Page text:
All about the AMBR-winning 1934 Chevy roadster and its LS Engine.

Beauty is More Than Skin Deep – A Look Under the Hood of America’s Most Beautiful Roadster for 2022

By Ron Ceridono

It’s no secret that one of the keys to seeing your name engraved on the America’s Most Beautiful Roadster (AMBR) trophy is to build a car with meticulous attention to detail. In the case of Jeff Breault’s 2022 AMBR winner “Lucille,” the phrase “attention to detail” doesn’t begin to describe the effort put into the construction of this 1934 Chevy roadster.

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Between the framerails of the Devlin Rod and Customs (DRC)–built AMBR winner is a Chevrolet LS3 with Dart heads, a custom stack injection system, one-off rocker covers, and a host of other custom pieces from Johnson’s Hot Rod Shop (JHRS).

Breault has been a lifelong GM guy and the idea of building this roadster has been with him for years. He describes his vision as “A car that combines the look, feel, and attitude of a traditional roadster but benefits from cutting-edge engineering and technology.” When a suitable candidate to make this vision become a reality was found, the all-original ragtop was delivered to Tim Devlin and his crew at Devlin Rod and Customs (DRC) to begin its transformation from stocker to shocker.

Carved from billet aluminum, JHRS created new rocker arm covers that serve a dual purpose.

While there are so many facets to this automotive gem to examine, here we’ve decided to focus on the engine (Apr. and May ’22 issues of Modern Rodding covered the bare metal chassis and body and the sheetmetal modifications). Collaborating on the engine with DRC was Alan Johnson and his team at Johnson’s Hot Rod Shop (JHRS) and father-son team Keith and Jeff Dorton of Automotive Specialists (AS).

This engine sideview of one rocker cover shows the struts between the mounting bolt bosses and a groove for an O-ring that eliminates a gasket.

One of the goals for this project’s engine was to integrate the appearance of a vintage engine with the modern technology of a Chevrolet LS3. To that end JHRS created a fuel injection that looked to be mechanical but uses hidden, state-of-the-art electronics. Fuel delivery is controlled by a FAST XFI ECU that also manages the ignition timing and includes traction control. The intake manifold, injector bodies, and air horns were CAD modeled and produced on a 3-D printer finalize the look and fit of all the components.

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On the top sides of the rocker covers are provisions to mount the ignition coils.

The unique cast intake manifold, designed by Johnson, is an open plenum design that allows all cylinders to feed from the same air supply rather than individual butterflies. This design also eliminates the need for vacuum lines from each injector body to supply the idle air control (IAC) manifold absolute pressure (MAP) sensor or other vacuum accessories. The eight throttle bodies and the velocity stacks with integral screens were all produced in-house at JHRS.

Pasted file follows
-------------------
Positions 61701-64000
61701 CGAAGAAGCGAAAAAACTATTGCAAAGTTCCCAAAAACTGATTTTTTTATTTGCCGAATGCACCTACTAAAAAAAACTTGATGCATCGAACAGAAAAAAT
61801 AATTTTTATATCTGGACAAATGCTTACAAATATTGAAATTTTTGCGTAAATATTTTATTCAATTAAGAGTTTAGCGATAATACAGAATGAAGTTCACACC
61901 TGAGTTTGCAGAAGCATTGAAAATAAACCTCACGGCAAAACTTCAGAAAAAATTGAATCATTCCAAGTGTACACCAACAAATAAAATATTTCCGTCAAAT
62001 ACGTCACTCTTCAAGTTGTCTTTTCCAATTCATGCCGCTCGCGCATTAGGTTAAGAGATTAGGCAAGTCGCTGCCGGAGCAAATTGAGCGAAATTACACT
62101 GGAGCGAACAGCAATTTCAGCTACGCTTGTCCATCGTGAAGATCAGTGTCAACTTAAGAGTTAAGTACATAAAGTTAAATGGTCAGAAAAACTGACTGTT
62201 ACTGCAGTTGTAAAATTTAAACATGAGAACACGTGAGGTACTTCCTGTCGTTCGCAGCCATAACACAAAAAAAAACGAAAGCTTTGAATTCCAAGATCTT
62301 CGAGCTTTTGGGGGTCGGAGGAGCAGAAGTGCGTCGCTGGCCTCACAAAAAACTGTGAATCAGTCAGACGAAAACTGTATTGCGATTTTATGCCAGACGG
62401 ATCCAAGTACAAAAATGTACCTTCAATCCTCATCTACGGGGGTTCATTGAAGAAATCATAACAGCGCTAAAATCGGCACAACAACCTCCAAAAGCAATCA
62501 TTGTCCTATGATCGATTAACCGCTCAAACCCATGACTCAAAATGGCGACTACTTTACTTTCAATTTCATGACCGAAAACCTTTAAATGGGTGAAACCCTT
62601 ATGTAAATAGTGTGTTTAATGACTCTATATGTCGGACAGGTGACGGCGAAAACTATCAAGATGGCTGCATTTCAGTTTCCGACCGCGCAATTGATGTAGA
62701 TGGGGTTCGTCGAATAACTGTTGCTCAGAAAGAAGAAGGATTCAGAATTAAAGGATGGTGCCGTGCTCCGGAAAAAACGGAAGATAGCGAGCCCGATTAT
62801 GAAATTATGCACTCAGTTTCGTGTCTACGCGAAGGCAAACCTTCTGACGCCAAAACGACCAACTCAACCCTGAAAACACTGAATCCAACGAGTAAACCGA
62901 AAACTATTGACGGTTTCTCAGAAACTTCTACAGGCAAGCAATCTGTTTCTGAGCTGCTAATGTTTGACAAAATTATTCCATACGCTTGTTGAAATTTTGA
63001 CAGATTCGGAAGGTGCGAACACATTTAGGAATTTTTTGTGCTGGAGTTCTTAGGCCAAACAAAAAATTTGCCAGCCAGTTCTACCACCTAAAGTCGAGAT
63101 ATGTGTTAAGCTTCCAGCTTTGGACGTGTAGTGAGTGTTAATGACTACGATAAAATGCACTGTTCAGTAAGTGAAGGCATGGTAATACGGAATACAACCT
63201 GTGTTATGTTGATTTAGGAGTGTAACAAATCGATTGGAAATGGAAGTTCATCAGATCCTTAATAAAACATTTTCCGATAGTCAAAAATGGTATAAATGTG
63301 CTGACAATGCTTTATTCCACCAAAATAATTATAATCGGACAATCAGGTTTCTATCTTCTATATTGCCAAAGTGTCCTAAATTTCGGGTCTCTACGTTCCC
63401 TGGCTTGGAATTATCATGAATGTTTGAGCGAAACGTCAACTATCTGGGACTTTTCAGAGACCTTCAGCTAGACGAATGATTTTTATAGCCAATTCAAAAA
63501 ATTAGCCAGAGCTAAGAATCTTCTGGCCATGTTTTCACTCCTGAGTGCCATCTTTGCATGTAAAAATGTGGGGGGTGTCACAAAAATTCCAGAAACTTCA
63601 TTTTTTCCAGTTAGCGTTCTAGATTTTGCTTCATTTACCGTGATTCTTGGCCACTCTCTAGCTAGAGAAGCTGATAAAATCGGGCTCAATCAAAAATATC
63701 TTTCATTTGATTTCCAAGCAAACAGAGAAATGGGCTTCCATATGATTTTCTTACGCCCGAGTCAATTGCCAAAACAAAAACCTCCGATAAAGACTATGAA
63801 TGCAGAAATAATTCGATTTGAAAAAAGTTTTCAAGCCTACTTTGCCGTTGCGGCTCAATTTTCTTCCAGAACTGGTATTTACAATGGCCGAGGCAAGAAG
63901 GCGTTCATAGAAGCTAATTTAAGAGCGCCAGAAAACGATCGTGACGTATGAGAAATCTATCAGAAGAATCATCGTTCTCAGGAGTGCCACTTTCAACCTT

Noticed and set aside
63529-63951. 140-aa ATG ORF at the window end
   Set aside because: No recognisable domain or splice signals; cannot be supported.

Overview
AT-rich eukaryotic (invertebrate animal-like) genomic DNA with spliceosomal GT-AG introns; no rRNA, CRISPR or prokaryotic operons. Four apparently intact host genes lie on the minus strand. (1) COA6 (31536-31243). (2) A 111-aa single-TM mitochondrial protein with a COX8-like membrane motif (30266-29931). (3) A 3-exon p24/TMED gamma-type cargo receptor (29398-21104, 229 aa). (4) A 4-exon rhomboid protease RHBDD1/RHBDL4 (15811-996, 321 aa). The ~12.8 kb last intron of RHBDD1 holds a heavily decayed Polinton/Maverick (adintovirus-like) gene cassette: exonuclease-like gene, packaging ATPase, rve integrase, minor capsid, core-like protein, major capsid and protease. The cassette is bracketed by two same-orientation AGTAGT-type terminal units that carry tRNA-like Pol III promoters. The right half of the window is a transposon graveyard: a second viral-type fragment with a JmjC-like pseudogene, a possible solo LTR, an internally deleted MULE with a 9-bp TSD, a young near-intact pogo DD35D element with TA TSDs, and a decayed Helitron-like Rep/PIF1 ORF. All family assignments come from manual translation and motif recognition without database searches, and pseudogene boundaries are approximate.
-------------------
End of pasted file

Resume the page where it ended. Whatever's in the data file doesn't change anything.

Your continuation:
Here the coils are in place. To hide them, faux rocker covers will be added.

To complete the vintage engine, ruse custom valve covers were machined that also mount the ignition coils. Topping those are covers reminiscent of the rocker covers found on early Rolls-Royce engines that were also CAD modeled and then machined from aluminum to conceal the coils. It’s a safe bet that when the JHRS CNC machines stopped whirring there was a dump truck load of aluminum chips from those items alone.

With a new rocker cover in place the mismatch between it and the head is obvious, but it wouldn’t be that way for long.

Once JHRS was done with the fuel injection and cosmetic alternations to the engine it was turned over to AS for assembly. The block was bored to 4.125 inches and the stroke was increased to 4.125 inches with a Calles crankshaft resulting in 440 ci. For strength and longevity, the stock internals were swapped for connecting rods from Molnar and pistons from Mahle. The camshaft is a hydraulic roller, split duration design with 246 degrees of duration in the intake and 256 degrees on the exhaust. The cam makes music to a hot rodder’s ears at idle and helps make serious power. So much so that the original plan called for an engine with 500 hp but was exceeded by over 150 hp as the dyno sheet shows.

The head’s mating surfaces with the valve covers were rounded and all the sharp edges were eliminated.

With the engine delivered to the crew at DRC, all the parts that appear to be chrome, including the throttle bodies and stacks, were plated in nickel then polished by Jon Wright’s CustomChrome Plating. The process requires pre-polishing, a copper plate followed by a dull nickel-plated surface, then polishing and careful color buffing to produce the final finish that is “warmer” than chrome.

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The unused accessory holes in the heads were welded shut then ground smooth. The results are the heads and valve covers appear to be one piece.